So make the client feel that your store is the most awesome place to shop. Not just because of the merchandise, but because there is not any other place to shop in their area that compares to the professionalism, politeness and experience that your team delivers.

People get ho-hum service everywhere — but don’t let it happen in your store. It’s up to us to break the cycle. Make the exit even more awesome than the entrance. And remember: Always thank them for coming in!

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That Weird ‘Diamond in a Diamond’ Isn’t for Sale. It Will Go Here Instead …

Alrosa revealed the find in September.

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RUSSIA’S ALROSA DIAMOND mining company announced Thursday that the curious “diamond in a diamond” revealed on social media in early September has been added to its collection of rare finds — and is not for sale.

In early September, Alrosa surprised its Instagram followers with a video that seemed to show a tiny rough diamond moving freely in the cavity of a larger one (pictured above). The caption read, “A diamond in a diamond? We couldn’t help but share this very special find with you.”

At the time, Alrosa wasn’t quite sure what to make of the phenomenon. Nobody at the mining company had ever seen anything like it. Five weeks later, Alrosa scientists confirmed that both the host and smaller crystal were diamonds.

They named the double-diamond “Matryoshka” because its strange configuration is reminiscent of the popular Russian nesting dolls. The specimen, which weighs only 0.62 carats, was discovered in Yakutia at Alrosa’s Nyurba mining and processing division.

Matryoshka joins Alrosa’s ever-growing collection of diamond wonders. These include crystals that resemble a soccer ball, a Valentine heart, a skull and a fish.

Interestingly, some of Alrosa’s most unusually shaped diamonds have come to light at the most opportune times.

Credits: Diamond images courtesy of Alrosa Diamonds and via Alrosa/Instagram. Soccer ball image by Pumbaa80 (Self-published work by Pumbaa80) [GFDL or CC BY-SA 3.0 ], via Wikimedia Commons.

For instance, an Alrosa discovery in July of 2018 had us wondering out loud if Mother Nature was a World Cup soccer fan. Just three days prior to the Russian national soccer team’s exciting quarterfinal match against Croatia in the 2018 FIFA World Cup™, Alrosa discovered a diamond that looks amazingly like a soccer ball.

In February of 2019, Alrosa revealed a 65.7-carat rough diamond that had an uncanny resemblance to a Valentine heart.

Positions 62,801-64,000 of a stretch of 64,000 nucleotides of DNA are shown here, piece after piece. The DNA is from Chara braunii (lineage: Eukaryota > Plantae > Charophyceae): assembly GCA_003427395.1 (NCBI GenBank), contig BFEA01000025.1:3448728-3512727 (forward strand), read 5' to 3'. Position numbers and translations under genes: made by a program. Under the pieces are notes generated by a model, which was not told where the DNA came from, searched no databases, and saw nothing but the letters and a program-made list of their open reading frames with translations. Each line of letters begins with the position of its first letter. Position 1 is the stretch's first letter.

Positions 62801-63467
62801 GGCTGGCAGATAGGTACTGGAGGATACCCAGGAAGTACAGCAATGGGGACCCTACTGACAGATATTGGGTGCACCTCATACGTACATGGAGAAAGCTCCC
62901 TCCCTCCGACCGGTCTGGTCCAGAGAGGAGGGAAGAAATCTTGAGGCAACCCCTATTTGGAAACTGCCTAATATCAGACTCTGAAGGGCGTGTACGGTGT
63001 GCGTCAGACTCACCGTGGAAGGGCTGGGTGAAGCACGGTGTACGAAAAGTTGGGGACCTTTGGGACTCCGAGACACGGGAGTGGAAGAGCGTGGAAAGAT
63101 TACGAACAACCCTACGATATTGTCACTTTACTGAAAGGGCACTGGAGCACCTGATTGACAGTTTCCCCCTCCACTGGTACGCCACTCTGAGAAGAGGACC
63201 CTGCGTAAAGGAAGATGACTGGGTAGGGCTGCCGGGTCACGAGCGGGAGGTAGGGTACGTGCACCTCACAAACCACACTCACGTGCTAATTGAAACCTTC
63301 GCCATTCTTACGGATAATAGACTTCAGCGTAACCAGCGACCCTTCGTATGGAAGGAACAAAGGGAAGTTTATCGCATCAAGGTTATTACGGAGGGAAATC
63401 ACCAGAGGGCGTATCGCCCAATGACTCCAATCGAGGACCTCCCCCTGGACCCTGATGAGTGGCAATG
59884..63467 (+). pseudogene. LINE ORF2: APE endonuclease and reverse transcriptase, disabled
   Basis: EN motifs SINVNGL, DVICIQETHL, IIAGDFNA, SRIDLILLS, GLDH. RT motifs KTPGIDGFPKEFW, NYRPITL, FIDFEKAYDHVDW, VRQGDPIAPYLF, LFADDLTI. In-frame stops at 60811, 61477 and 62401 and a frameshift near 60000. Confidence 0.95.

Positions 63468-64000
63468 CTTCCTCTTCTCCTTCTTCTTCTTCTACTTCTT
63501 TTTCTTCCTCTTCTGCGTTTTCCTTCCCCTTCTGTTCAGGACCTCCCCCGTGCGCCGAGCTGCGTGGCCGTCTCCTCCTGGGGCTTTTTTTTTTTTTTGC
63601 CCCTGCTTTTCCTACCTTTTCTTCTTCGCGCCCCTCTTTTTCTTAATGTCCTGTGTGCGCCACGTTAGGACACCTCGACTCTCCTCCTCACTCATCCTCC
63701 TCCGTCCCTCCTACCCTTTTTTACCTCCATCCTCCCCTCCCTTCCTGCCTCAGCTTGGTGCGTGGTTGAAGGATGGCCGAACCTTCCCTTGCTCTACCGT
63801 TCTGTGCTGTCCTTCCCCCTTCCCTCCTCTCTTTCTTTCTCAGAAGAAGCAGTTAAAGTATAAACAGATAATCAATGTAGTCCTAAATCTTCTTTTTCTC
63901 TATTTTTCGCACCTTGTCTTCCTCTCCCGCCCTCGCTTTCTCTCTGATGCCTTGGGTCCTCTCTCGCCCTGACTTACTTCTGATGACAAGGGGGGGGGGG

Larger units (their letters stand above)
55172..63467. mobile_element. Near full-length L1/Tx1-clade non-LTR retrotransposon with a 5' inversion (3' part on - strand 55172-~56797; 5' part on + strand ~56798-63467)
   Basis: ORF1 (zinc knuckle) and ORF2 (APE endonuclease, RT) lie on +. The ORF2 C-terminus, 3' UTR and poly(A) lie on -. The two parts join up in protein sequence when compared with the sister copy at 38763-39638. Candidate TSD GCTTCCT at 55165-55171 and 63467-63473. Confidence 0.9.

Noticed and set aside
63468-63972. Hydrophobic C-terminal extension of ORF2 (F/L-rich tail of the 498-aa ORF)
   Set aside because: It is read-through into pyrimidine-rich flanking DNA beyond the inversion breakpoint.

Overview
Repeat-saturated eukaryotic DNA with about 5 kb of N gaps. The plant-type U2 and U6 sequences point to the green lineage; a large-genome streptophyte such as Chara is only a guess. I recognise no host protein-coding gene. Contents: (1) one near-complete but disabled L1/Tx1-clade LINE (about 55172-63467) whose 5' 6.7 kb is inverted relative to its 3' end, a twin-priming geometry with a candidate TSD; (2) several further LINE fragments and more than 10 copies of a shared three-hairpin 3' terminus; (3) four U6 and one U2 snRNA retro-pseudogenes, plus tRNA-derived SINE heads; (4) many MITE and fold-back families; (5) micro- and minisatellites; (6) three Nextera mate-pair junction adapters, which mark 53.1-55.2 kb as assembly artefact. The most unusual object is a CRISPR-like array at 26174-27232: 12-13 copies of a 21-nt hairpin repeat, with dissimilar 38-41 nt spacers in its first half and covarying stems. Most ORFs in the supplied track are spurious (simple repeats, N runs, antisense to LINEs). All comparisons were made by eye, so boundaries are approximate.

“Diamonds of a distinctive shape that resemble some object or symbol are extremely rare in nature,” Alrosa’s deputy CEO Evgeny Agureev said at the time. “Most rough diamonds are octahedron-shaped or do not have a particular shape at all. The appearance of a heart-shaped rough diamond, especially on the eve of Valentine’s Day, seems to be a symbolic gift of nature not only to our company, but also to all loving couples.”

Credits: Diamond images courtesy of Alrosa Diamonds and via Alrosa/Instagram.

Alrosa noted that a 24-carat, skull-shaped stone was unearthed prior to Halloween in 2018.

In August of 2019, the company posted to Instagram a photo of a rough stone resembling a fish. It had been discovered back in 2002, and was revisited to help promote the firm’s ecology efforts, which include releasing hundreds of thousands of fish into the rivers near its mining operation in Yakutia.

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Upping the Game: Why Dubai Watch Week is the Perfect Example of How to Run a Fair

A key factor: There’s no pressure to buy or sell.

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WATCHMAKING CLASSES TAUGHT by Swiss masters. Luxury hotel rooms at the new Waldorf Astoria. Daily gourmet breakfasts. Seven limited-edition timepieces being released. Three-course lunches in a Cipriani pop-up. Thirteen education panels featuring world-renowned speakers. An international press squad representing over 45 media titles. And Jean-Claude Biver dropping knowledge and signing books. Any one of these would be enough to raise the level at most watch-related trade shows or fairs, but when you combine them and place them into a setting like Dubai, the result is almost unfathomable. Unless, of course, you lived it, which is exactly what I was privileged enough to do just over a week ago.